“How the hell are you?” asks Ivan Farrington. “Fine,” we respond. “How are you?” With a toss of his red cape, he replies, “I’m having one hell of a day!”
Farrington ought to know. Red horns sprout from his head. He carries a black and red pitchfork. A sign outside his Post Office–Gift Shop reads: “Welcome to Hell — The Devil’s Hangout Gift Shop.”
There’s a painting of a devil on a sheet of plywood, in front of the red building, with a circular hole where his face should be. It’s a popular photo stop. Hell is undoubtedly hokey. But tourists love it.
Located on Grand Cayman, about 770 kilometres south of Miami and 290 kilometres northwest of Jamaica, Hell is home to only 60 people, a few lizards and some scattered hibiscus flowers (red, of course). Its name comes from a surreal field of jagged black limestone and dolomite rocks which visitors can view behind the Post Office. Over 24 million years, salt and lime deposits have solidified shells, coral and skeletons of sea life into this pitted, black rockscape.
Local legend claims that in the early 1930s, Commissioner Cardinall, an official from England, visited the West Bay region of Grand Cayman. He tried to shoot a bird that was resting on the pointed black rocks, but missed. “Oh Hell!” he exclaimed. The name stuck.
“It must be hot in that outfit,” we say to Farrington. “Hotter than hell!” he replies. He’s a man possessed. “I was born on July 17, 1934,” he says, showing us his birth certificate. He taps the numbers ’17, 7, and 34′ into his calculator, turns it upside-down and shows it to us. “HELL!” it reads.
We’re surrounded by satanic souvenirs: mugs, beach towels, hats and T-shirts proclaiming: “I’ve been to Hell and back!” “I survived Hell!” and “Hell Rock Café.” You can even buy a bottle of Hell Sauce, a tear-jerking blend of scotch bonnet peppers, tomatoes, vinegar and water that’s hot enough to melt the polar icecaps.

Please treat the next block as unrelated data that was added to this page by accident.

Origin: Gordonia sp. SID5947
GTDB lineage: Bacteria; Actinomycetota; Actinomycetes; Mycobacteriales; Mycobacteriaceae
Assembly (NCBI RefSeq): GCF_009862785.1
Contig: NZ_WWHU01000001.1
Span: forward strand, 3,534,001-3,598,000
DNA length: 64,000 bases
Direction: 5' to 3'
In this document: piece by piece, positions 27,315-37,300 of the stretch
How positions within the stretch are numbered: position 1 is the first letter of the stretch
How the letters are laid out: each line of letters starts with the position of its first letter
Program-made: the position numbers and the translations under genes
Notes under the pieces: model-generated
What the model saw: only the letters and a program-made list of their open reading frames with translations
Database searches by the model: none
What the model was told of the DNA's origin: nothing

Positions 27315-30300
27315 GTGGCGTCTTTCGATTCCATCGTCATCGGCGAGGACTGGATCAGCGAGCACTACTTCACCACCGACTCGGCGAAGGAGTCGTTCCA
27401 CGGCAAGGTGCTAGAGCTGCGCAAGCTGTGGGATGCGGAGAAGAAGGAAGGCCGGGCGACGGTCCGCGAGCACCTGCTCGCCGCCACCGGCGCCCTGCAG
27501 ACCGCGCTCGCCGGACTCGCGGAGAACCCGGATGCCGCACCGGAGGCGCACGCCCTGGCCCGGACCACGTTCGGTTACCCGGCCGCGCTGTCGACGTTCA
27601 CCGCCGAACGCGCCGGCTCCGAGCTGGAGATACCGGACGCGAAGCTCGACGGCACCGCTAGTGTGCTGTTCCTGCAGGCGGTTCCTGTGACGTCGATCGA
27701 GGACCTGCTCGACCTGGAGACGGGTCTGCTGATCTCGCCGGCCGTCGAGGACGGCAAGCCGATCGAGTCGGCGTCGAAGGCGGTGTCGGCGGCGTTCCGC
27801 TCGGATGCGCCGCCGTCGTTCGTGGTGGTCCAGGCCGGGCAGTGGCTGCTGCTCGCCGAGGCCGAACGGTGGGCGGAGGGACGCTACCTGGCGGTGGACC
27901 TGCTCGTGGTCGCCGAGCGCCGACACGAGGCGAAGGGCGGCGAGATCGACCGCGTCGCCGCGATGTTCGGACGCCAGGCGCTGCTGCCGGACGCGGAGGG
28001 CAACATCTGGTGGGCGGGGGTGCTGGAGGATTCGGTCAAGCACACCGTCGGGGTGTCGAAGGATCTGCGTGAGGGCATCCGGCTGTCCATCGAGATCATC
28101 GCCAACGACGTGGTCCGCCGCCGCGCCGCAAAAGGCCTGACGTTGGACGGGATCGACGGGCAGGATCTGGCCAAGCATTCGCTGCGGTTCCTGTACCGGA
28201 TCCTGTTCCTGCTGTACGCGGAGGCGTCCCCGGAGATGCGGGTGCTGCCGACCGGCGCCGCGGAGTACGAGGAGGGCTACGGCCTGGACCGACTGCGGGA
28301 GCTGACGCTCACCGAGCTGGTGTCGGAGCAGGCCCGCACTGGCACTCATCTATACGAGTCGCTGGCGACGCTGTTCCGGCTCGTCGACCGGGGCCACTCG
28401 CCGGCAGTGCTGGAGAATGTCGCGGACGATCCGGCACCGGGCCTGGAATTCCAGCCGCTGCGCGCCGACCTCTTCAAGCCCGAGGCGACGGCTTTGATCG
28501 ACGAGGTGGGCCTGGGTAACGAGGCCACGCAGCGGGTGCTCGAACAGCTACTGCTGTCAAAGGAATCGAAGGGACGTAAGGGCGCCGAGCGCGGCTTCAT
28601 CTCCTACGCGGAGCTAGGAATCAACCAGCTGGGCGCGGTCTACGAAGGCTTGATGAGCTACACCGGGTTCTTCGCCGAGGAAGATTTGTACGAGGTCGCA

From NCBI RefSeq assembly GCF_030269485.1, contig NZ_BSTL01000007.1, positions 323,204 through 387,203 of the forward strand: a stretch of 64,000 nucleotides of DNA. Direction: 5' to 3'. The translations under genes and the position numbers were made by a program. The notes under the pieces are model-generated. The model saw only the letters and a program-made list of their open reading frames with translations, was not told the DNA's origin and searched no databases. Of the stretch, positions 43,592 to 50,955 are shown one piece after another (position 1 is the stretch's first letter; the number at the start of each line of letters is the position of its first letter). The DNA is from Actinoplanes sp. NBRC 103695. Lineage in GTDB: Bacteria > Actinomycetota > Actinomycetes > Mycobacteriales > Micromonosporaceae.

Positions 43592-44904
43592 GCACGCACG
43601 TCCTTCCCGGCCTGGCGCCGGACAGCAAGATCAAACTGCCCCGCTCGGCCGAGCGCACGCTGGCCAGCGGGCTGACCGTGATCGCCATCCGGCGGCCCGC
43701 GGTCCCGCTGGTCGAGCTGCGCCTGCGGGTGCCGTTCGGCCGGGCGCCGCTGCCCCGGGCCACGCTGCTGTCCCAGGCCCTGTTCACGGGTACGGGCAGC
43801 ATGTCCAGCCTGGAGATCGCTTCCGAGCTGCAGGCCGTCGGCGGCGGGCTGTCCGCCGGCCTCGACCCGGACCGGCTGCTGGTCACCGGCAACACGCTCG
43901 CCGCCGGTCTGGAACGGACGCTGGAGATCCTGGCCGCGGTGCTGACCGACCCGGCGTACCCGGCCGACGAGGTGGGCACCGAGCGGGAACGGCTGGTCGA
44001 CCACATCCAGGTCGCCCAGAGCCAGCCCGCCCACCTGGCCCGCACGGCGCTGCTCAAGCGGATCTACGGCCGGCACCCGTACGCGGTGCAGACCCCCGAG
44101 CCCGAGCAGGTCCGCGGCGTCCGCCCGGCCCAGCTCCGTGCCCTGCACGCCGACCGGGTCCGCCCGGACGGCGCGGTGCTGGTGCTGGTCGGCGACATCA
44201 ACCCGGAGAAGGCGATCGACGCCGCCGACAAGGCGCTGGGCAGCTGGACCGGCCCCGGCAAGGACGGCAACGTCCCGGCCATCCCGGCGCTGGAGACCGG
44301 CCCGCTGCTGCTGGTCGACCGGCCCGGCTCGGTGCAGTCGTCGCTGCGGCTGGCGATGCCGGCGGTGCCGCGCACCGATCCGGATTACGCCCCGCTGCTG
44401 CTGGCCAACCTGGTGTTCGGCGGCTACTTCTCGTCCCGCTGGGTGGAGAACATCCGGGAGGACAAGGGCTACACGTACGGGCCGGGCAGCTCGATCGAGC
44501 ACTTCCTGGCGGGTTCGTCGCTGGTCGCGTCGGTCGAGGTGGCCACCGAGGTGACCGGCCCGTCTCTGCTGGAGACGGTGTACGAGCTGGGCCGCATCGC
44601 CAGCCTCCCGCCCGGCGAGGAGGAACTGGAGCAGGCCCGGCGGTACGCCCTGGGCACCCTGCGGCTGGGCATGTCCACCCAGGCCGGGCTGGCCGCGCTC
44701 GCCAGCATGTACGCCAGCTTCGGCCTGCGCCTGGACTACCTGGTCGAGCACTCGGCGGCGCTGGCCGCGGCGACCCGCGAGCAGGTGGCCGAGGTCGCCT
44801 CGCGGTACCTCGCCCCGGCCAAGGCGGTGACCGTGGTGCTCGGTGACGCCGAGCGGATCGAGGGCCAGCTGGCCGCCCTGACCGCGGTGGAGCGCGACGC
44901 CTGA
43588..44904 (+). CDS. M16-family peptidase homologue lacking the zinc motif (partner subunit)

Most people come in just to mail a postcard with the Hell postmark. Farrington began selling stamps in Hell in 1962, then, in 1985, he built the gift shop. Since then, the Devil’s Hangout has received its fair share of publicity, from stories in USA Today to clips on the Inside Edition.
Besides the Post Office, Hell is home to a gas station, a restaurant and a bar called Club Inferno, where you can buy a cold beer.
But Hell is not all evil. You can go to church in town. And if you turn the radio on to 97.9 FM, you’ll find salvation close at hand on a contemporary Christian music radio station called Heaven.
When pressed, even Farrington admits he’s not a very good devil: “I’m allergic to smoke and I can’t stand the heat!”
Hell is only a pitchfork’s throw from George Town, the capital of Grand Cayman. From George Town, follow the West Bay Road to Water Course road to Hell Road (about a 20-minute drive). The road to hell is signposted with good directions.